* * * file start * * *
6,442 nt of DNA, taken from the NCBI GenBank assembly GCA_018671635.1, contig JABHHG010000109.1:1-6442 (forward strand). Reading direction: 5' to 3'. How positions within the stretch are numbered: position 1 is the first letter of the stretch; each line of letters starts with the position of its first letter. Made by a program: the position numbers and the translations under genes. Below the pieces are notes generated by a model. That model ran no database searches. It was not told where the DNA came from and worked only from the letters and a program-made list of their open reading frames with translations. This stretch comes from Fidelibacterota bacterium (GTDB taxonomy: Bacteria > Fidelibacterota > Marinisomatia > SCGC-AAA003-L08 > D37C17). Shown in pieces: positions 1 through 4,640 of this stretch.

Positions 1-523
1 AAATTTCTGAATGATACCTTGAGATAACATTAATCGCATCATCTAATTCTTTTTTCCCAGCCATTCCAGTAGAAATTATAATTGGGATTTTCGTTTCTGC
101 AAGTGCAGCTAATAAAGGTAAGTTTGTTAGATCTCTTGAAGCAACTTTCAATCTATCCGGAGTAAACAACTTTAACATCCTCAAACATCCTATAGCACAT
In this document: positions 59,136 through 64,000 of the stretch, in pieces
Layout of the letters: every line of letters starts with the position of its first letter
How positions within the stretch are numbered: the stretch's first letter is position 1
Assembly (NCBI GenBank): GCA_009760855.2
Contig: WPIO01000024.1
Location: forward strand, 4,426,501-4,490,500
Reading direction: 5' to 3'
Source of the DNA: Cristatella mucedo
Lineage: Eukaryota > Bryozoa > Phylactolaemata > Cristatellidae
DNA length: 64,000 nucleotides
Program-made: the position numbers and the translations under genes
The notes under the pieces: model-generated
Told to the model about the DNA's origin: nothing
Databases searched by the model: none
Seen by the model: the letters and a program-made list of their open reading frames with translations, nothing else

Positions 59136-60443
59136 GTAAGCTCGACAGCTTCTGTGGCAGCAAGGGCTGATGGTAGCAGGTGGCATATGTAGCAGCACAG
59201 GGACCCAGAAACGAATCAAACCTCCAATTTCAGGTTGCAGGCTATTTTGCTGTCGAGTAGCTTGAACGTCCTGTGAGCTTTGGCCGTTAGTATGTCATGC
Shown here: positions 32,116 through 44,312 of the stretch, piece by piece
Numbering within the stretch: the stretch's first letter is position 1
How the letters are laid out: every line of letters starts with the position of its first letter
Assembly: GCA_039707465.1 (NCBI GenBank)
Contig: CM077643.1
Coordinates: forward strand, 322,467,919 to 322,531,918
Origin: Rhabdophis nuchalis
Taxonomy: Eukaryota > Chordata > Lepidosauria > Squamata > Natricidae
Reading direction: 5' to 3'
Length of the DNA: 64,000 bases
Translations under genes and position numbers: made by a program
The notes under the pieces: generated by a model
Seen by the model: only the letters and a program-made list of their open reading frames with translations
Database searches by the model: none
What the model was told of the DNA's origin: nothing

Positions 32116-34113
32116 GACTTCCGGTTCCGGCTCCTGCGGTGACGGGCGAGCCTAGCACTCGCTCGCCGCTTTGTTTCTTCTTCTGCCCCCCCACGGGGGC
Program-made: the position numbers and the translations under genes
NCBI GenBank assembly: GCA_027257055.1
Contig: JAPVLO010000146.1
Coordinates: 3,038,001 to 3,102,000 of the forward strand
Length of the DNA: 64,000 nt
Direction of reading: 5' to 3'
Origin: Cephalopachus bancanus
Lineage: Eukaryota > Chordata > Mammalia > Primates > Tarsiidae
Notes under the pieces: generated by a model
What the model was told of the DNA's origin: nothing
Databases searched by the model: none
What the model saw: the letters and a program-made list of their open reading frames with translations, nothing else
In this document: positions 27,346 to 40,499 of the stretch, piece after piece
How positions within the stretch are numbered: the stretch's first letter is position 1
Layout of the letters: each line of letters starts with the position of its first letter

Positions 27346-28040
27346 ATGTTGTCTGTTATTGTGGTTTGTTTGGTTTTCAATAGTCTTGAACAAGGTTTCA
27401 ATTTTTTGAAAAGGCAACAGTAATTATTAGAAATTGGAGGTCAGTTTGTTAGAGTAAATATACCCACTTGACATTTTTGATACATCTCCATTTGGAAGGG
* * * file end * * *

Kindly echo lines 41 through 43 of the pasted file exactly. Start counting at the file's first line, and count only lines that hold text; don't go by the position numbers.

NCBI GenBank assembly: GCA_027257055.1
Contig: JAPVLO010000146.1
Coordinates: 3,038,001 to 3,102,000 of the forward strand